China rallies developing nations, puts focus on US
By Bill Smith Nov 25, 2011, 2:31 GMT
Beijing - China has promoted itself as a champion of the developing world ahead of climate change talks by rallying key allies to push developed nations to agree to binding targets for reducing carbon emissions.
It insists that negotiations in Durban, South Africa, from November 28 to December 9, yield a long-term deal on emissions reductions to extend the Kyoto Protocol, which expires in 2012. It also demands that the United States finally get on board with binding pledges while developing countries continue to be exempt.
'There must be a second commitment period of the Kyoto Protocol,' Xie Zhenhua, China's chief negotiator on climate change, said after meeting his counterparts from Brazil, South Africa and India in Beijing in early November.
The prospects for extension are slim. Russia, Canada and Japan will not be signing up. The European Union says it would push forward if there is a mandate to reopen negotiations in the coming years, but only if the US and China - which together emit about 40 per cent of greenhouse gasses blamed for global warming - make binding commitments.
The US in turn is waiting for its economic rival China and other emerging economies like India to make binding commitments, bringing the stalemate full circle.
At the Beijing meeting, the four countries called on the United States and other developed nations to commit to binding targets under the principle of 'common but differentiated responsibilities' for developed and developing nations.
They said developed nations should honour their commitments, made in 2009, to provide 100 billion dollars annually by 2020 for developing nations to tackle climate change. There will likely be a fight over the Green Climate Fund in Durban, since the US and Saudi Arabia have blocked a consensus document, observers say.
In 2009, China joined more than 100 other countries in making voluntary pledges for reductions, saying that by 2020, it would reduce emissions by 40-45 per cent from 2005 levels, measured per unit of growth rather than actual volume. Given its 9-10 per cent annual growth rate, China's emissions would still double over 10 years despite such reductions, noted Alden Meyer of the US-based Union of Concerned Scientists.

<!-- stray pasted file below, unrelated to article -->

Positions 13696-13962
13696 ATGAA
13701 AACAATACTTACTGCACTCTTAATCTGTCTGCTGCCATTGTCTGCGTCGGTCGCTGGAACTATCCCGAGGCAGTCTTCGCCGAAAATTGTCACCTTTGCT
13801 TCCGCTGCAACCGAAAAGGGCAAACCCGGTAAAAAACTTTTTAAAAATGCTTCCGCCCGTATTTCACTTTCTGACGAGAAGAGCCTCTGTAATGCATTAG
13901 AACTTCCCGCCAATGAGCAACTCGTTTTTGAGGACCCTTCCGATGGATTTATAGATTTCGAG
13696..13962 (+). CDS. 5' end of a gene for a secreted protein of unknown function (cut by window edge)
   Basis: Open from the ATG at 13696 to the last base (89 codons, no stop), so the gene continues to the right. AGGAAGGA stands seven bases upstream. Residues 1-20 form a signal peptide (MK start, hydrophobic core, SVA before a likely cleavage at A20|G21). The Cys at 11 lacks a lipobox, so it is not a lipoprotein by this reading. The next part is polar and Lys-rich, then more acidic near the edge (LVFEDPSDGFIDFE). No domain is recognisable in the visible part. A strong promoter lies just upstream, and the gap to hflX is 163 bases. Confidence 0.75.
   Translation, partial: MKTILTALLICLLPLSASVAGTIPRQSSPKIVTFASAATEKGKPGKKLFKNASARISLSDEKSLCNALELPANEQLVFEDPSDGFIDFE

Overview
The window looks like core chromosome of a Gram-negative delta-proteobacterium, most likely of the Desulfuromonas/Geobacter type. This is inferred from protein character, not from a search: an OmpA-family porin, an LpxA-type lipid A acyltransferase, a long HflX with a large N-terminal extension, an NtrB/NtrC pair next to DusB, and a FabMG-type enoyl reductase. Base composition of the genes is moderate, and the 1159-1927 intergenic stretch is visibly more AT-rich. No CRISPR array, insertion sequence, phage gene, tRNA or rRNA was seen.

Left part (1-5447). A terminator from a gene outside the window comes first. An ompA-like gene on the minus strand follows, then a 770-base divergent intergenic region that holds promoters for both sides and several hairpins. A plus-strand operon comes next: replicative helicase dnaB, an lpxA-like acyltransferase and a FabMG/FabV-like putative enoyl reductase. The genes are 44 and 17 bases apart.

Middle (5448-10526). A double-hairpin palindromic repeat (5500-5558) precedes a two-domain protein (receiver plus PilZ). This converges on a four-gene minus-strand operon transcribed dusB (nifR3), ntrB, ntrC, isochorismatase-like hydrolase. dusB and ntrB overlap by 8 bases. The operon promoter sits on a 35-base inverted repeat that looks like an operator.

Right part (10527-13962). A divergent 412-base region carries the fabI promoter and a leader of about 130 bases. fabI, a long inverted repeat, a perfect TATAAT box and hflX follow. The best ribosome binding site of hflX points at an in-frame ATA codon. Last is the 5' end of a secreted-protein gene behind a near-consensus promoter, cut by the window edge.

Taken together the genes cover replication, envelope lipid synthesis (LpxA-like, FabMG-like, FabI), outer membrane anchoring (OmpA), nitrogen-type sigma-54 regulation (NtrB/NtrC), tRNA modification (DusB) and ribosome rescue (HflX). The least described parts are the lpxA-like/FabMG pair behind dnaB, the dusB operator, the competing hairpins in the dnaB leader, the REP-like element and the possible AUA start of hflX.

Climate scientists say the volume of world emissions must drop by 20 to 25 per cent by 2020, measured against 1990 volume, in order to avoid catastrophic global warming.
China's per-capita emissions rate could reach US rates as early as 2017 if current trends continue, an EU and Dutch government report recently forecast. The world's most populous nation had already equalled Italy and overtaken France in per capita emissions, it said.
Such figures are unlikely to spur China, already the world's biggest emitter, to make radical changes to its energy policies.
France's relatively low per capita emission rate was mainly due to its use of nuclear power for about two-thirds of its energy, said Zou Jie, deputy director of the environment department at People's University in Beijing.
But he noted the differences in levels of development.
'China has hundreds of millions farmers who don't have healthy water to drink and safe houses to live in right now,' Zou told dpa. 'So they need construction, chemical industries and so on, while Italy and France don't have to face this situation.'
The environmental expert conceded that China could not afford to be complacent over its huge and growing CO2 emissions, saying it should 'learn lessons from other developed countries, to avoid the problems they went through.'
China's chief negotiator Xie said in London recently that it would be a 'disaster for the world' if China's emissions reach the US per capita level. He was confident that China's 'low-carbon and green development path' would prevent that from happening.
'We are making efforts to control greenhouse gas emissions and our carbon intensity is decreasing. We want to reach the peak as soon as possible,' Xie said at an international seminar.
China's ambitious programme to build dozens of nuclear plants over the next 20 years has been slowed by safety concerns following the tsunami accident at Japan's Fukushima plant, Zou noted.
'If China could reach 20 per cent of energy production from nuclear power by 2030, that would be a great achievement,' he said.
Even without nuclear expansion, Zou expects China to have 15-20 per cent non-fossil fuel in its energy mix by 2020, most of it from hydro power.
Solar and wind only produced 1-2 per cent of China's electricity, partly because of the difficulty of transmitting electricity from less populated areas where it is generated, Zou said.
Coal will remain the mainstay of its energy provision for at least two more decades, meaning the focus of efforts to mitigate climate change will continue to include China.
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